Outsourcing payroll also translates to a lower risk of errors and compliance violations. Instead of juggling every law internally, you can put that concern in the hands of a true compliance expert. At the very least, outsourcing payroll lets you offload this crucial task without needing to hire your own expert with a full-time salary.

Outsourcing payroll pulls HR pros out of the administrative trenches and empowers them to focus on value-adding work, including:

What are the best practices for outsourcing payroll?

Finding the right payroll vendor can be daunting. But you can make the right choice if you know what to look for. Here are a few tips for outsourcing payroll with confidence.

Find a payroll outsourcer that aligns with your company

A cutting-edge tech company doesn’t do the same thing as a popular restaurant. Why would their payroll needs be the same?

While a single software could cover both their needs, those businesses first would need to identify what matters to them most. The tech company may be more concerned with an easy-to-use, configurable interface. The restaurant, however, would need its payroll vendor to also:

  • manage timekeeping and scheduling
  • account for changing head count
  • integrate with its point-of-sale tech for easier tip tracking

For a better employee experience overall, you need a provider that manages more than just payroll — ideally in a single software. With just one login and password, employees can access all the HR data they need, like:

  • pay stubs
  • time-off balances
  • organizational charts
  • benefits and open enrollment
  • training courses

Most of all, don’t settle for an overly rigid vendor. The best payroll providers will work with HR — not against it — to find the best process.

Keep some control

Yes, a payroll vendor can handle a massive burden. This doesn’t mean you need to see every piece of the process, but you should never be cut out of it entirely. Ask your potential provider about your level of payroll oversight.

Build redundancies for accuracy

This doesn’t mean run your own payroll while you’re outsourcing it. Think of it as keeping a backup instead. For instance, run a mock payroll for an employee who has a more complex situation. Then, whenever you’re asked to approve payroll, check how the vendor processed the employee in question. Different figures doesn’t automatically mean they’re wrong; you just need to determine who’s right.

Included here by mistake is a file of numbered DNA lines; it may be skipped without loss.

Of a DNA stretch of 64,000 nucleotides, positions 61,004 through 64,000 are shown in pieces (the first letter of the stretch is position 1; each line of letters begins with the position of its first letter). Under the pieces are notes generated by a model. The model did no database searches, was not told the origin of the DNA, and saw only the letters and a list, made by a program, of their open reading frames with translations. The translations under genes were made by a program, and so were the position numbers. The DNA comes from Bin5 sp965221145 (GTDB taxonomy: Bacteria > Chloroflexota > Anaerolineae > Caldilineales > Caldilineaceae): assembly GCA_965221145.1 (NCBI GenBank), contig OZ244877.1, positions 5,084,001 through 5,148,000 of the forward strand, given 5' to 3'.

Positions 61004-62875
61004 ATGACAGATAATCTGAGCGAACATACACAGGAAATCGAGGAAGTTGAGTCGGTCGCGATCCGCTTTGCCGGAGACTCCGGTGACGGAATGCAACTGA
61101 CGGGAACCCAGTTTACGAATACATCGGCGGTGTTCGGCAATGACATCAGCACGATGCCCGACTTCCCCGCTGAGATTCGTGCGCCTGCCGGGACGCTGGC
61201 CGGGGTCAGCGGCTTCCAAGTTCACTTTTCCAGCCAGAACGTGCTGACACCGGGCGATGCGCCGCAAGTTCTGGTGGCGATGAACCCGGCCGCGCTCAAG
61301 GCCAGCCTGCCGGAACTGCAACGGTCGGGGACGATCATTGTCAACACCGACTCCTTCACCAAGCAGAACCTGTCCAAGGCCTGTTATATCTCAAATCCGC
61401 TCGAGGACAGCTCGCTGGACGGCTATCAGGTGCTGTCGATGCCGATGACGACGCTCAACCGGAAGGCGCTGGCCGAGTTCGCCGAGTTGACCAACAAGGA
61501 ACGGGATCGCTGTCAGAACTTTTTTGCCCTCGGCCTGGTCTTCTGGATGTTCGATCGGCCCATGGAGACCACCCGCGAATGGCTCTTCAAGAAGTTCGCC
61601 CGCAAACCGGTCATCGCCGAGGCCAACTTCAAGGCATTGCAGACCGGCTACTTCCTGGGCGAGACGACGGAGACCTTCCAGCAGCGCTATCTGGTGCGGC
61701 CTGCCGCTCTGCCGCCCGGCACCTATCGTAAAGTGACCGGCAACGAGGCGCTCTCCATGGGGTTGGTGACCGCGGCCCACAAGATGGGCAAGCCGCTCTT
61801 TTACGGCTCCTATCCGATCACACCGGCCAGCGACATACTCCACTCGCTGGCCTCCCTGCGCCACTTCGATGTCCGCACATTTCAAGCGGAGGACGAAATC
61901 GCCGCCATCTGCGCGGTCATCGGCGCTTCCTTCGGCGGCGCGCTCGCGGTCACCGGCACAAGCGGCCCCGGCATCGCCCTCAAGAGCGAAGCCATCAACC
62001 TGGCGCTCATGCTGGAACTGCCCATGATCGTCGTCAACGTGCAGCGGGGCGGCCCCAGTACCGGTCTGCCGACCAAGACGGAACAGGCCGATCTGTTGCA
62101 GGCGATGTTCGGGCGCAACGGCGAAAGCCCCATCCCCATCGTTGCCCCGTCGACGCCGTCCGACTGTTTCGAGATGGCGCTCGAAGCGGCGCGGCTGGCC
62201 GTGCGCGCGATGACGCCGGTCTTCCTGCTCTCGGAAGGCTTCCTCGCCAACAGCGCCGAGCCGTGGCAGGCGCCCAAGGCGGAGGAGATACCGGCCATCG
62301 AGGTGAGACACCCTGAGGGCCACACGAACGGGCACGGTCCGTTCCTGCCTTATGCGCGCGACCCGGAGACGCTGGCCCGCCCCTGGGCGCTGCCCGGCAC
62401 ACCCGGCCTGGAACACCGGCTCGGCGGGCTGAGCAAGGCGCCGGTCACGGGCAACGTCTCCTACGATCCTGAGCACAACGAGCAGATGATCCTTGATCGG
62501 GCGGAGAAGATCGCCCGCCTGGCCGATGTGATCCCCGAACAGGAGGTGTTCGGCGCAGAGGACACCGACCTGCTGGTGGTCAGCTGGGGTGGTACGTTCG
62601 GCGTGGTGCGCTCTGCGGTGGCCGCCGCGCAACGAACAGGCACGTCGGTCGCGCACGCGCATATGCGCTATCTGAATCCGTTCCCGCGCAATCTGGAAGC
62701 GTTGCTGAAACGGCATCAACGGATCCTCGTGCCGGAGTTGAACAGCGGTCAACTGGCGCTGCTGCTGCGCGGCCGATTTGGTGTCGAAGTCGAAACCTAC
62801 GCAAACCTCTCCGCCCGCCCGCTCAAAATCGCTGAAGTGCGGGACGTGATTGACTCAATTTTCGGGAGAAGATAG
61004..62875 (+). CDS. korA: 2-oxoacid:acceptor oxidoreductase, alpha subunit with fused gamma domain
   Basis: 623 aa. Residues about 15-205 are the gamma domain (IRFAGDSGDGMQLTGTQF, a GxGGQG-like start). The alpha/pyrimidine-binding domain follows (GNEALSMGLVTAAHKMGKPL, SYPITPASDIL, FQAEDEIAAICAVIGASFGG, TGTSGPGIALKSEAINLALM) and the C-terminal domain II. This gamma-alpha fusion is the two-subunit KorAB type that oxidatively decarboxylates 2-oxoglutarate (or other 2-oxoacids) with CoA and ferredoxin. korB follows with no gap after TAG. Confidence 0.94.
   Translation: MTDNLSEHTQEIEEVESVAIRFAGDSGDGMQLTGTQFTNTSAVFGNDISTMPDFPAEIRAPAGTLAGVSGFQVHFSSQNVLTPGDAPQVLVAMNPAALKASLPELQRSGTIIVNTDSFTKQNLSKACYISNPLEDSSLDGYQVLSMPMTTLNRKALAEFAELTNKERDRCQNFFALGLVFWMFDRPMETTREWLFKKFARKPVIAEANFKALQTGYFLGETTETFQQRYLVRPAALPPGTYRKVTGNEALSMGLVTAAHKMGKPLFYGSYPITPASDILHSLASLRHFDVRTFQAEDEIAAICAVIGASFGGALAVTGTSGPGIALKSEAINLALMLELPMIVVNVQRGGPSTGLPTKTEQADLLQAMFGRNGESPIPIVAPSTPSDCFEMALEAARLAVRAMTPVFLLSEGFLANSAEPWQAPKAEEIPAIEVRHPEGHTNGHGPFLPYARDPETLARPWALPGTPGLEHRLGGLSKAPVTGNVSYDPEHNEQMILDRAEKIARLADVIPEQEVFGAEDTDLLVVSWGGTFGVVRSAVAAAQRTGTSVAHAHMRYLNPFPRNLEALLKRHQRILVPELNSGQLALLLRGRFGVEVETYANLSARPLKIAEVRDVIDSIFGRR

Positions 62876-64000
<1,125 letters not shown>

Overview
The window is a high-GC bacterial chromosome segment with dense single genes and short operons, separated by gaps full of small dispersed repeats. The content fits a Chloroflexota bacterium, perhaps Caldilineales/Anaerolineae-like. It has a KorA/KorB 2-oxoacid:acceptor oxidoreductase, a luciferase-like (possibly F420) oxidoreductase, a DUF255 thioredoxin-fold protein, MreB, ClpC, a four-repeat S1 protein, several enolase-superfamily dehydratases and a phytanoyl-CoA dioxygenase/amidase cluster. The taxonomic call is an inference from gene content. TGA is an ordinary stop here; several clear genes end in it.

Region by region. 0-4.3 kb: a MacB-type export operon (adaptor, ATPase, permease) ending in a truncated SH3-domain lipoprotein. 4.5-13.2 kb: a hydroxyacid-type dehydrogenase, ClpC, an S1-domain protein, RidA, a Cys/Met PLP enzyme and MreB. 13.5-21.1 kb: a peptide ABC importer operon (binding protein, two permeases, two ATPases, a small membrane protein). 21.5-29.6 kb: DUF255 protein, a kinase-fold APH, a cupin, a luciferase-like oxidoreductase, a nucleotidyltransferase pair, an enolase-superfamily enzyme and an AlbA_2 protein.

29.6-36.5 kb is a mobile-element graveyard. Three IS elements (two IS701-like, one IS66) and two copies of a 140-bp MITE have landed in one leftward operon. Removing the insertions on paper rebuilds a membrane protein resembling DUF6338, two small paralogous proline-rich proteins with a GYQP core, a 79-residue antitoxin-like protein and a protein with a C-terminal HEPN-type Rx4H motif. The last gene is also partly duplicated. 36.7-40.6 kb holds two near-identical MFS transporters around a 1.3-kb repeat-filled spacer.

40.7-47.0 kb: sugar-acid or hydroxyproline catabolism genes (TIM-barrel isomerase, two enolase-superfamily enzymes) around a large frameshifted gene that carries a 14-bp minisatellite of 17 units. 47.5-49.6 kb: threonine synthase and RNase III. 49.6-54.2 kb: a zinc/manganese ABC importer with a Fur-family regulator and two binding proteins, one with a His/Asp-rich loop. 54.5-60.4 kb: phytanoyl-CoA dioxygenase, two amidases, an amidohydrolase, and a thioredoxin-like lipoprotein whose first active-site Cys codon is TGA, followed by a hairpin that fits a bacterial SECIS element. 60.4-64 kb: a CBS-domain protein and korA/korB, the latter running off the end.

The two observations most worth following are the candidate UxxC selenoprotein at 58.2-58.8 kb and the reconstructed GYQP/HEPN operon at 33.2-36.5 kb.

Communicate with employees

By outsourcing payroll, you’re entrusting a third party with the data that matters most to employees. They should know what’s happening and have an opportunity to ask questions. If they have any issues about their pay, the provider should have a clear resolution strategy.

To this end, assign administrative employees to serve as a liaison between your workforce and the payroll processor.

Why should businesses outsource payroll to Paycom?

Paycom helps you manage not just payroll, but all HR functions, right in our single software. This means employees don’t have to hop between disjointed systems to access the data they need. Meanwhile, HR can focus on people through retention and culture initiatives.

Our tech gives you the ideal balance of control and automation. In fact, Beti®, Paycom’s employee-guided payroll experience, automatically finds errors. Then, it guides your people to fix them before payroll submission, all in the Paycom app. As a result, Beti:

  • eliminates costly payroll errors
  • lowers your company’s liability
  • engages employees with their pay
  • simplifies monitoring payroll

HR personnel stay involved in the process, but they don’t have to dig through the weeds or hope payroll’s right — they know it is.

Explore Beti to learn why it’s the ideal choice for outsourcing payroll to Paycom.


DISCLAIMER: The information provided herein does not constitute the provision of legal advice, tax advice, accounting services or professional consulting of any kind. The information provided herein should not be used as a substitute for consultation with professional legal, tax, accounting or other professional advisers. Before making any decision or taking any action, you should consult a professional adviser who has been provided with all pertinent facts relevant to your particular situation and for your particular state(s) of operation.